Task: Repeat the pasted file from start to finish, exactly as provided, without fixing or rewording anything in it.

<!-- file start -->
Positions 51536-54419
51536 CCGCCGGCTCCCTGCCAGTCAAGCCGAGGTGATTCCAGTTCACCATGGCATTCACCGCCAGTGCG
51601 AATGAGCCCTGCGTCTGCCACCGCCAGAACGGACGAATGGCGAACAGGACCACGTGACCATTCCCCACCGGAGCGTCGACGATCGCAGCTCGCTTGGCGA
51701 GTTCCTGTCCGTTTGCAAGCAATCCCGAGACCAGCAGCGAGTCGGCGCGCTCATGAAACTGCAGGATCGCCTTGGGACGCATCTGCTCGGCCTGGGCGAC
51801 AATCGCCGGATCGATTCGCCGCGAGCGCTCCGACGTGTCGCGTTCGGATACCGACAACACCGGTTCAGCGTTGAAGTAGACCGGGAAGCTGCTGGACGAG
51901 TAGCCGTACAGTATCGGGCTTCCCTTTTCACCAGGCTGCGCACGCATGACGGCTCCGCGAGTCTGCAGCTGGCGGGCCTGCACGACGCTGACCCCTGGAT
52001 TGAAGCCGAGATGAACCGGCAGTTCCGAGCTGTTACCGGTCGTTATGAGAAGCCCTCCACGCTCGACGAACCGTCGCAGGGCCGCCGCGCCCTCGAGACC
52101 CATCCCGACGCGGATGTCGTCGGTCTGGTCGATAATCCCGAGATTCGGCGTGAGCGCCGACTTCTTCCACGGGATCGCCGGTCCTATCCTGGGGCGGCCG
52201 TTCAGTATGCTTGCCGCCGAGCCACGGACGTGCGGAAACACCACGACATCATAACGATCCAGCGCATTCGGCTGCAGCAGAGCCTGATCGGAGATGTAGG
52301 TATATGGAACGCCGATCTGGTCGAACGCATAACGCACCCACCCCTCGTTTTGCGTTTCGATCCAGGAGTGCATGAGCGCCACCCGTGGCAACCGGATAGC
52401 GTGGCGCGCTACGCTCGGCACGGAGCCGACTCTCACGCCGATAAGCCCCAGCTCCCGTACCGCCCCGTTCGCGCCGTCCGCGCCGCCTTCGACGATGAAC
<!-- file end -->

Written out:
Positions 51536-54419
51536 CCGCCGGCTCCCTGCCAGTCAAGCCGAGGTGATTCCAGTTCACCATGGCATTCACCGCCAGTGCG
51601 AATGAGCCCTGCGTCTGCCACCGCCAGAACGGACGAATGGCGAACAGGACCACGTGACCATTCCCCACCGGAGCGTCGACGATCGCAGCTCGCTTGGCGA
51701 GTTCCTGTCCGTTTGCAAGCAATCCCGAGACCAGCAGCGAGTCGGCGCGCTCATGAAACTGCAGGATCGCCTTGGGACGCATCTGCTCGGCCTGGGCGAC
51801 AATCGCCGGATCGATTCGCCGCGAGCGCTCCGACGTGTCGCGTTCGGATACCGACAACACCGGTTCAGCGTTGAAGTAGACCGGGAAGCTGCTGGACGAG
51901 TAGCCGTACAGTATCGGGCTTCCCTTTTCACCAGGCTGCGCACGCATGACGGCTCCGCGAGTCTGCAGCTGGCGGGCCTGCACGACGCTGACCCCTGGAT
52001 TGAAGCCGAGATGAACCGGCAGTTCCGAGCTGTTACCGGTCGTTATGAGAAGCCCTCCACGCTCGACGAACCGTCGCAGGGCCGCCGCGCCCTCGAGACC
52101 CATCCCGACGCGGATGTCGTCGGTCTGGTCGATAATCCCGAGATTCGGCGTGAGCGCCGACTTCTTCCACGGGATCGCCGGTCCTATCCTGGGGCGGCCG
52201 TTCAGTATGCTTGCCGCCGAGCCACGGACGTGCGGAAACACCACGACATCATAACGATCCAGCGCATTCGGCTGCAGCAGAGCCTGATCGGAGATGTAGG
52301 TATATGGAACGCCGATCTGGTCGAACGCATAACGCACCCACCCCTCGTTTTGCGTTTCGATCCAGGAGTGCATGAGCGCCACCCGTGGCAACCGGATAGC
52401 GTGGCGCGCTACGCTCGGCACGGAGCCGACTCTCACGCCGATAAGCCCCAGCTCCCGTACCGCCCCGTTCGCGCCGTCCGCGCCGCCTTCGACGATGAAC